"Austin was up early on Wednesday, 30th May 1917 for this was the day he had dreamed of since joining the Royal Naval Air Service some four months previously ... the day he was going to fly solo.
At the time, he was based at RNAS Chingford and the plane he was going to fly was Grahame White 8785, the type of bread and butter machine used by the RNAS for the first-time trainee pilots.
|Austin Robinson around 1917|
|A Grahame White trainer aircraft of around 1916|
Austin had first reported for training as a pilot officer at RNAS Crystal Palace on 4th Feburary 1917 and after three weeks of induction training moved on to RNAS Chingford to be taught to fly.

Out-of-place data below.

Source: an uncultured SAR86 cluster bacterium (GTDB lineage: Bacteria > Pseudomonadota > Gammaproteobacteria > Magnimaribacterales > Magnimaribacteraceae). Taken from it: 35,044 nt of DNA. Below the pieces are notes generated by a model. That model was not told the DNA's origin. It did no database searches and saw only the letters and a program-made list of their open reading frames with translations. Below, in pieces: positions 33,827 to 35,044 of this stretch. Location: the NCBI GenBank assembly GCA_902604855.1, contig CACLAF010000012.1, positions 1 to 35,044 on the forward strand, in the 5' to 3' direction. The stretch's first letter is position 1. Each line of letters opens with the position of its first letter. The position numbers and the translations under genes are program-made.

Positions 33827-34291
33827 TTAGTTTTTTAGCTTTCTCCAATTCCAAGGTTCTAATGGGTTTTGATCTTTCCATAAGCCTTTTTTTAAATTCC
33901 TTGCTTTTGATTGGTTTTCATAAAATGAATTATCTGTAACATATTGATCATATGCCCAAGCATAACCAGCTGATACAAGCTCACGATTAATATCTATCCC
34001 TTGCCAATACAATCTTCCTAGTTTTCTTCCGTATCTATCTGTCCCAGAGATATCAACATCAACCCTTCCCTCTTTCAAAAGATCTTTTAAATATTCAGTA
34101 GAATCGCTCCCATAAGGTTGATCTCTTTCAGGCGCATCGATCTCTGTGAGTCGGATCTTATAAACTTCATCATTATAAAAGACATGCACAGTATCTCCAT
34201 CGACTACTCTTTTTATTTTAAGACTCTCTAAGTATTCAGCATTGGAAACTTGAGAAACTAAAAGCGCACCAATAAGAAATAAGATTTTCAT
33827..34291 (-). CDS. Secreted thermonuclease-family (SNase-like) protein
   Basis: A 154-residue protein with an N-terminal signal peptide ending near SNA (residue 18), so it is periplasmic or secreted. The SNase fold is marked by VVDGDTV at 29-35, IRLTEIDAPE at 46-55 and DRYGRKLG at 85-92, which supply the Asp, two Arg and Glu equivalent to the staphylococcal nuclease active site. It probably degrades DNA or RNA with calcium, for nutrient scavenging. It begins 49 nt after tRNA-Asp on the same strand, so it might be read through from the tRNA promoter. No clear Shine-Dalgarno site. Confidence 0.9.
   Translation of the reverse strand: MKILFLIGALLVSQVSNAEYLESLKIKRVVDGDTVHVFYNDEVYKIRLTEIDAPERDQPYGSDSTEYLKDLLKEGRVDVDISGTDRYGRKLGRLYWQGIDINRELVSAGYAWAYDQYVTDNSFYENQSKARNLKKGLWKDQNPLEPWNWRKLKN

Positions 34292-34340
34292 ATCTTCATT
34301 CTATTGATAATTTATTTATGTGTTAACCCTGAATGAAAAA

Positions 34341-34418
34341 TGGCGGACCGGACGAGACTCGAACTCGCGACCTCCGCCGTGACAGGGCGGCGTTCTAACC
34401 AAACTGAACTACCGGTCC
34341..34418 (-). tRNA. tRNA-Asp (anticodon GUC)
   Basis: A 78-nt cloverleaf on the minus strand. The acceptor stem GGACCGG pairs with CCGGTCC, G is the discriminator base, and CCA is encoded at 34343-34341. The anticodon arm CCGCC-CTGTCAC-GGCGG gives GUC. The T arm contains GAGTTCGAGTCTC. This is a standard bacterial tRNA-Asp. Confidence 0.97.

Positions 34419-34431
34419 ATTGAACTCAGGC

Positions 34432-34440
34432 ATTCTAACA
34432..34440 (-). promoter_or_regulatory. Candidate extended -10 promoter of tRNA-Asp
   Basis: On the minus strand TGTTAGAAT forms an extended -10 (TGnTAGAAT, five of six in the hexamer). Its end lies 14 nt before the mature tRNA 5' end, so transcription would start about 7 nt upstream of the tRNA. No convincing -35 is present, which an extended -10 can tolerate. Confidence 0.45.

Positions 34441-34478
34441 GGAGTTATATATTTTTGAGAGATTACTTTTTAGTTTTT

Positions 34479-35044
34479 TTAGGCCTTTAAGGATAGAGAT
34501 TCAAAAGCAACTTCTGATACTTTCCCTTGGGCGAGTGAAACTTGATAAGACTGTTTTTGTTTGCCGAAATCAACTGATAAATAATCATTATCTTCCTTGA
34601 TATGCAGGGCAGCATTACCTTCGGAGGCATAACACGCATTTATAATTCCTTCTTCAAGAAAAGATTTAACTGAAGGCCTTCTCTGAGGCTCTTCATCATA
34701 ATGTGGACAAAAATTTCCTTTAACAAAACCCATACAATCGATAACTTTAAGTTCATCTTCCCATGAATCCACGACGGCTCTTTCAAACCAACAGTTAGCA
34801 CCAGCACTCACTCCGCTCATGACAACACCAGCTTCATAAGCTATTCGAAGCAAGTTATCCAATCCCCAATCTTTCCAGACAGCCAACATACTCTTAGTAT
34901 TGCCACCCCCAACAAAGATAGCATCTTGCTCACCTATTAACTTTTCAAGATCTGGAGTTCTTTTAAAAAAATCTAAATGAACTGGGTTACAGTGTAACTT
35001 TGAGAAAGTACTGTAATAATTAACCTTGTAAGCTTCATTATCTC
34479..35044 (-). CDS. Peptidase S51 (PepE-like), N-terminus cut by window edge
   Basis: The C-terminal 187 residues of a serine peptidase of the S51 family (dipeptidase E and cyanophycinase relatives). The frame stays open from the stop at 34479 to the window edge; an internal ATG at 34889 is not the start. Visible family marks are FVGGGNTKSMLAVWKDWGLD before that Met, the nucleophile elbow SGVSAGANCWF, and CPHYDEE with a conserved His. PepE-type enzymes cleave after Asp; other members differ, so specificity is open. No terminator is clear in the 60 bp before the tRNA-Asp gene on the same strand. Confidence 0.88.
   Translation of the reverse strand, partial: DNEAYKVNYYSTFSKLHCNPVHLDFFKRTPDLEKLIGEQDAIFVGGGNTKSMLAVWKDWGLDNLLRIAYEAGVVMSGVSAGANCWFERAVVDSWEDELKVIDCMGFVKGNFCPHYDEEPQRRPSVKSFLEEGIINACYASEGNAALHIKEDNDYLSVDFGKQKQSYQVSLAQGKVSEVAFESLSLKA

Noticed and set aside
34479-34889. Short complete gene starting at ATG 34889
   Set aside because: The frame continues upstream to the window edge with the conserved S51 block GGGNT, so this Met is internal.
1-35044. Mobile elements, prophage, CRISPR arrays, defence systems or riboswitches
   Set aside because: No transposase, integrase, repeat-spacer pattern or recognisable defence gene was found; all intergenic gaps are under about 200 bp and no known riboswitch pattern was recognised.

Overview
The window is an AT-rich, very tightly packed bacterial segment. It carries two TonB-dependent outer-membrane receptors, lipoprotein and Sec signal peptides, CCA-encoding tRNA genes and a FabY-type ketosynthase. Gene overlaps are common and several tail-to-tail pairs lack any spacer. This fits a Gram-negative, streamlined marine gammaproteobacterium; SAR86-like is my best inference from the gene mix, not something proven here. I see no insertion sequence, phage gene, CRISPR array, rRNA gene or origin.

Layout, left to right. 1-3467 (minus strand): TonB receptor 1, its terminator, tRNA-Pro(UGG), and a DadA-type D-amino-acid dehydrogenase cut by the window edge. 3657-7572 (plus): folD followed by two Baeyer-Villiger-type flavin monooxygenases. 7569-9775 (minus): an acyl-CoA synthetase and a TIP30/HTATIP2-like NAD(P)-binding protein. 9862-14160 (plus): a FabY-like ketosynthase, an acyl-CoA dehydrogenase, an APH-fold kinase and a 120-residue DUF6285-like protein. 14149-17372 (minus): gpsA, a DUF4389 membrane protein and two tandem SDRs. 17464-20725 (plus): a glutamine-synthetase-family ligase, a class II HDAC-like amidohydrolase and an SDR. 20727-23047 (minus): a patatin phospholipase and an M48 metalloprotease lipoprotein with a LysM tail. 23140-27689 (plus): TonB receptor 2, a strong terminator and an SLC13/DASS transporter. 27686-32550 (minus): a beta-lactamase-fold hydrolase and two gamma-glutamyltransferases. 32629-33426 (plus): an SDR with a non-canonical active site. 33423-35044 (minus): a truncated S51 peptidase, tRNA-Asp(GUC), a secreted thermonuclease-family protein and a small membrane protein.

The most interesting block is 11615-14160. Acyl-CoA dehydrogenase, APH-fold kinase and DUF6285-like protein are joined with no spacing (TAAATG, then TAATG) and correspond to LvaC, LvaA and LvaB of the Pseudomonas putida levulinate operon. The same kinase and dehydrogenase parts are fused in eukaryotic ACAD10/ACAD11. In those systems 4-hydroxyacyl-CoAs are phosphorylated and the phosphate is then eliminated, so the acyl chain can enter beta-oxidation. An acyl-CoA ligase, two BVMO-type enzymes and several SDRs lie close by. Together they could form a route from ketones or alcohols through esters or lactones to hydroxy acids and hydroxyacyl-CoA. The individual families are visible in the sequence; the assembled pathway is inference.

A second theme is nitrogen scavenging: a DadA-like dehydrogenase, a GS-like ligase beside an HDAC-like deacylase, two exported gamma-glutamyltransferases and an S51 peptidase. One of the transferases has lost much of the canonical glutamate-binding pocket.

|RNAS Crystal Palace which gave basic training on the|
naval air service and the rudiments of flying
|RNAS Chingford around 1916|
His big day, Wednesday 30th May, began at 5.15 am when he practised straight hops on his own. In his pilot's log, see below, he wrote '... rather bad drift. Landing very poor.' He had another practice at 5.55 am and remarked '... lost prop which could not be started' ... perhaps meaning that he had dug the propeller into the grass. There was then a gap, maybe to sort out the damage, till another practise at 7.46 pm after which he remarked '... much better. With F.C. Jackson for 1/2 circuit before solo'.
Everything was now ready and at 8.00 pm he took off solo and flew for 50 minutes (by far the longest time he had ever been in the air) and getting up to 2500 feet (more than twice the height he had every experienced before).
He must have been totally elated but his log book remarks are typically Austin, analytical and reflective 'First solo. Bumpy till 1500 feet. Rather rough on controls.'
17th April 2017